WandaVision Episode 4 “We Interrupt This Program” Review

Captain Monica Rambeau reappears to a whole new world.

Spoilers Below

WandaVision Episode Four “We Interrupt This Program”, directed by Matt Shakman, returns to a more normal serial episode story where Monica and F.B.I. Agent Jimmy Woo tries to solve the mystery of the missing town of Westview, New Jersey. I loved the funny kookiness of the plot mixed in with the severity of Wanda’s takeover of Westview. After reappearing in her mother’s hospital room, Monica realizes that she lost five years of her life, and her mother, Maria Rambeau, the founder of S.W.O.R.D., is now dead. She is grounded from space travel by her dead mother. S.W.O.R.D Acting Director Tyler Hayward assigns Monica to a missing person case down in New Jersey. But when Monica and Jimmy start to investigate, the force field surrounding the town pulls her in. Now an inter-agency task force has to solve the mystery of the lost town and Monica’s disappearance. The episode takes place during the first three episodes of WandaVision.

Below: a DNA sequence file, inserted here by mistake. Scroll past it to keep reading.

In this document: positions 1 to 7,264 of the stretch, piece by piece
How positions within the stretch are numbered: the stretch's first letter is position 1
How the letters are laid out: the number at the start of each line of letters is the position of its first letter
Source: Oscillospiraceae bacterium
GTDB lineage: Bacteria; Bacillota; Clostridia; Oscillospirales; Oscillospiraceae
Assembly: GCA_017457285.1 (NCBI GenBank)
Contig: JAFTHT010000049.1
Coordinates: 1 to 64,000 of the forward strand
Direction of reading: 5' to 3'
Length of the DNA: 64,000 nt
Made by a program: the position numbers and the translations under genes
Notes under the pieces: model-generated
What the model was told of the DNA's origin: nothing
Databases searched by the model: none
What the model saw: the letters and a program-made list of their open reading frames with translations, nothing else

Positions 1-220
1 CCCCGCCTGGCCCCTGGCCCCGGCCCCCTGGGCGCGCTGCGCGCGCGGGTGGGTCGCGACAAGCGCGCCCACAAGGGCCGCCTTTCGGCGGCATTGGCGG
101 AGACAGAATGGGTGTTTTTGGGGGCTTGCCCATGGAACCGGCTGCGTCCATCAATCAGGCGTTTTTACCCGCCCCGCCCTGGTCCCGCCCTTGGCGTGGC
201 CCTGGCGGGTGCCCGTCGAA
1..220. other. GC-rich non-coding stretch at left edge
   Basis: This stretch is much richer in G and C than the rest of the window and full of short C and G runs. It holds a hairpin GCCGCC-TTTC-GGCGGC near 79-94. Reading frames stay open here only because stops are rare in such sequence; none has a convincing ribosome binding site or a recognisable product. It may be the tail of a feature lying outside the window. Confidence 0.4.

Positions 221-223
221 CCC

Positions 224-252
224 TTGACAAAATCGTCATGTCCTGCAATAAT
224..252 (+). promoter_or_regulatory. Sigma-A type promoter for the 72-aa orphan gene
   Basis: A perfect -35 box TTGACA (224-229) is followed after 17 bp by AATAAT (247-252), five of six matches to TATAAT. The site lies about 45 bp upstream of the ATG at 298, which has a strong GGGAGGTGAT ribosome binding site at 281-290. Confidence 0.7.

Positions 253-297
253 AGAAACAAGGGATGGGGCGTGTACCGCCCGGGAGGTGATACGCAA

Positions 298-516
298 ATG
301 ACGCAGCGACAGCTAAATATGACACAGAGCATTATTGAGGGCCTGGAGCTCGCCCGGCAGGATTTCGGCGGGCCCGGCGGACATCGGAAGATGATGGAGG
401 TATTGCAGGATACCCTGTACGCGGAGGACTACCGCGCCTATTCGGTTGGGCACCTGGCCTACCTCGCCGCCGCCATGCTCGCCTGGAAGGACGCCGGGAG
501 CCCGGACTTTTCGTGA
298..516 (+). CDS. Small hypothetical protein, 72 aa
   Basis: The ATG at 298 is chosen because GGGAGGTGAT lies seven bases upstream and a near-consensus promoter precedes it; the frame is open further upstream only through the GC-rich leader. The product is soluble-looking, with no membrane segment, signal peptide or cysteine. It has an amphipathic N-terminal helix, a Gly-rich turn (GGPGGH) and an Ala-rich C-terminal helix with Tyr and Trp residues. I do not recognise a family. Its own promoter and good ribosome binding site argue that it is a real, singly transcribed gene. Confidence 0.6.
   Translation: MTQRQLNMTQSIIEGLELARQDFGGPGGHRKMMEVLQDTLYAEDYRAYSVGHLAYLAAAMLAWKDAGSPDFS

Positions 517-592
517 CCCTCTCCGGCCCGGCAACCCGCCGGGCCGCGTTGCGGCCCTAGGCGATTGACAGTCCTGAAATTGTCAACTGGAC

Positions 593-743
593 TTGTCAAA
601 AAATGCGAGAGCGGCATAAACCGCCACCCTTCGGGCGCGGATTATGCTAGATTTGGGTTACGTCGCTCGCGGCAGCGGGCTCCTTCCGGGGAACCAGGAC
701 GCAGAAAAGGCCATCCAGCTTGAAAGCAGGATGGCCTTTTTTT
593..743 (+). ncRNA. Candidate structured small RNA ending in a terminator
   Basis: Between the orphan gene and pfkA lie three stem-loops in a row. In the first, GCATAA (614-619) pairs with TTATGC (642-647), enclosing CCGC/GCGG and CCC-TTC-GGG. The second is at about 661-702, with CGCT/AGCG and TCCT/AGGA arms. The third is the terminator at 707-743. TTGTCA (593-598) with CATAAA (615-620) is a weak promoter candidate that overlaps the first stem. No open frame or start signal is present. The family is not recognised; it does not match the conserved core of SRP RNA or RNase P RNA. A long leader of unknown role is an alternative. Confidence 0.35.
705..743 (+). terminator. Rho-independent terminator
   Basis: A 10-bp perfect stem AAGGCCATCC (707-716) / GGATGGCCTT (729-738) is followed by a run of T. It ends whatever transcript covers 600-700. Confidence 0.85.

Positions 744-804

“We Interrupt This Program” is filled with Easter Eggs. The first one is that the episode begins at the end of Avengers: Endgame when Thanos’ “snap” is undone. When Monica reappears at the hospital, you can hear Captain Marvel (Carol Danvers) calling out for Lieutenant Trouble. In Captain Marvel, Lieutenant Trouble is Carol’s nickname for the young Monica. When Hayward and Monica walk through the agency’s headquarters, there are a 1980s Maria photo on the walls. Astrophysicist Dr. Darcy Lewis is one of the scientists assigned to the Westview taskforce and figures out that the forcefield is broadcasting “universe” radiation and “Wanda’s sitcom.” Darcy was Jane Foster’s assistant in both Thor and Thor: The Dark World. Agent Jimmy Woo is a former S.H.I.E.L.D. agent and was in An-tman and the Wasp. Lastly, there are references to Vision and Wanda being Marvel superheroes when Hayward talks about the Universe broadcasting a sitcom starring two Avengers.